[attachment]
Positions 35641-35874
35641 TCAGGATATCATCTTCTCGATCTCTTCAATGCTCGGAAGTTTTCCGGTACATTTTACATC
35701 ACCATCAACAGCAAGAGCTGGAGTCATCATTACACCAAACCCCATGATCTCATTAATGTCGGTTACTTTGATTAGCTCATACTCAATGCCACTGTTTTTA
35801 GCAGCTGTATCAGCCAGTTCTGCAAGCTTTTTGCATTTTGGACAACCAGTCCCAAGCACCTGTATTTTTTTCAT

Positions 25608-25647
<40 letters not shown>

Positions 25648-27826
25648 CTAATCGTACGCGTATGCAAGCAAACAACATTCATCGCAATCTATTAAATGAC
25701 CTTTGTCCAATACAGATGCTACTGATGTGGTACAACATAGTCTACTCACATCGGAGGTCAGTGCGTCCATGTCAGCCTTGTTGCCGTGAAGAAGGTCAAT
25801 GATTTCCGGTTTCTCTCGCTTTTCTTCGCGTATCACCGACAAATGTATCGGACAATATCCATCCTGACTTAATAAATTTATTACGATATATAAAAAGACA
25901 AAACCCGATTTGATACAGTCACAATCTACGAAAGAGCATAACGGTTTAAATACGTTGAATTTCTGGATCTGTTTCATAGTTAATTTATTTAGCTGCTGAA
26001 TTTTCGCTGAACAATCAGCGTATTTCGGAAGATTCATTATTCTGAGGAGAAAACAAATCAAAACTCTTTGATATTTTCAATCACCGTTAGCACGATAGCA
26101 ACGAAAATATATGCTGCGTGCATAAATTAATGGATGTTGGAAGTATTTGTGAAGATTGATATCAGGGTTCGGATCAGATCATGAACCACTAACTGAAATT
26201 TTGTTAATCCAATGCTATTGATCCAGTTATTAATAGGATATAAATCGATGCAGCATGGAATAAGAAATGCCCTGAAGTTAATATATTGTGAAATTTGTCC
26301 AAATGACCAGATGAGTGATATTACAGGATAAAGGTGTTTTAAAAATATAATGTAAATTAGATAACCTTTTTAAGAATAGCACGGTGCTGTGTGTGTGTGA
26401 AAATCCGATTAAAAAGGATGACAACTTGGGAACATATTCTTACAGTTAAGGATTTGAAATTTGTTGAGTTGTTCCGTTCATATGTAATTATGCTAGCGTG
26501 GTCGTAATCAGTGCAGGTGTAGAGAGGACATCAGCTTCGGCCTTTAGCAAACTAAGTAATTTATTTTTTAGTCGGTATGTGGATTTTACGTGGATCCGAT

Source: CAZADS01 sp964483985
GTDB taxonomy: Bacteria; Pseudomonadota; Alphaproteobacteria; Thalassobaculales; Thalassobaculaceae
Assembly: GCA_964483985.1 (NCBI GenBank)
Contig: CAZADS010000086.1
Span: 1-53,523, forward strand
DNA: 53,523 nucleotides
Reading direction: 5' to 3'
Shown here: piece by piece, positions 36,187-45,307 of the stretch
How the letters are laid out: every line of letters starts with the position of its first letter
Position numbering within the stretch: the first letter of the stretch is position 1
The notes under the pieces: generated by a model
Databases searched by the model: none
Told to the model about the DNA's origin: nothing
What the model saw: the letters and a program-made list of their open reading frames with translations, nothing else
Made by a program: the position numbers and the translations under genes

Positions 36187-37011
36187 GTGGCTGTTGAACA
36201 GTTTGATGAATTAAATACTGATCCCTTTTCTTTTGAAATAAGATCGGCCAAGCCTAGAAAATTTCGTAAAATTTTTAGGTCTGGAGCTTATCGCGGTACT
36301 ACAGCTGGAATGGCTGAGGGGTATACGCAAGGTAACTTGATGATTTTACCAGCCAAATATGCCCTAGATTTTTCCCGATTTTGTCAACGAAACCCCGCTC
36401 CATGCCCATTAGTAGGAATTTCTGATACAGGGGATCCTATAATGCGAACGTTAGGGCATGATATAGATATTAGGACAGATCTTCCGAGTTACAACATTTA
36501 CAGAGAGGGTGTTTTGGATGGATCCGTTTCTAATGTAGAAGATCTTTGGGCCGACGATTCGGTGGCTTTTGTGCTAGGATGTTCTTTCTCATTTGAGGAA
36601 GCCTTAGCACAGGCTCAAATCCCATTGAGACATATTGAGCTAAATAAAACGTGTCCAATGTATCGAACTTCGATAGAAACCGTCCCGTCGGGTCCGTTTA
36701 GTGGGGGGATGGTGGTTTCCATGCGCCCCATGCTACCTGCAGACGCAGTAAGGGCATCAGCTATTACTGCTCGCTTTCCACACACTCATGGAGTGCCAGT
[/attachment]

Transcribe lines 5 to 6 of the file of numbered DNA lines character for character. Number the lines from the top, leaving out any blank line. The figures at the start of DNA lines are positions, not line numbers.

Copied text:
Positions 25608-25647
<40 letters not shown>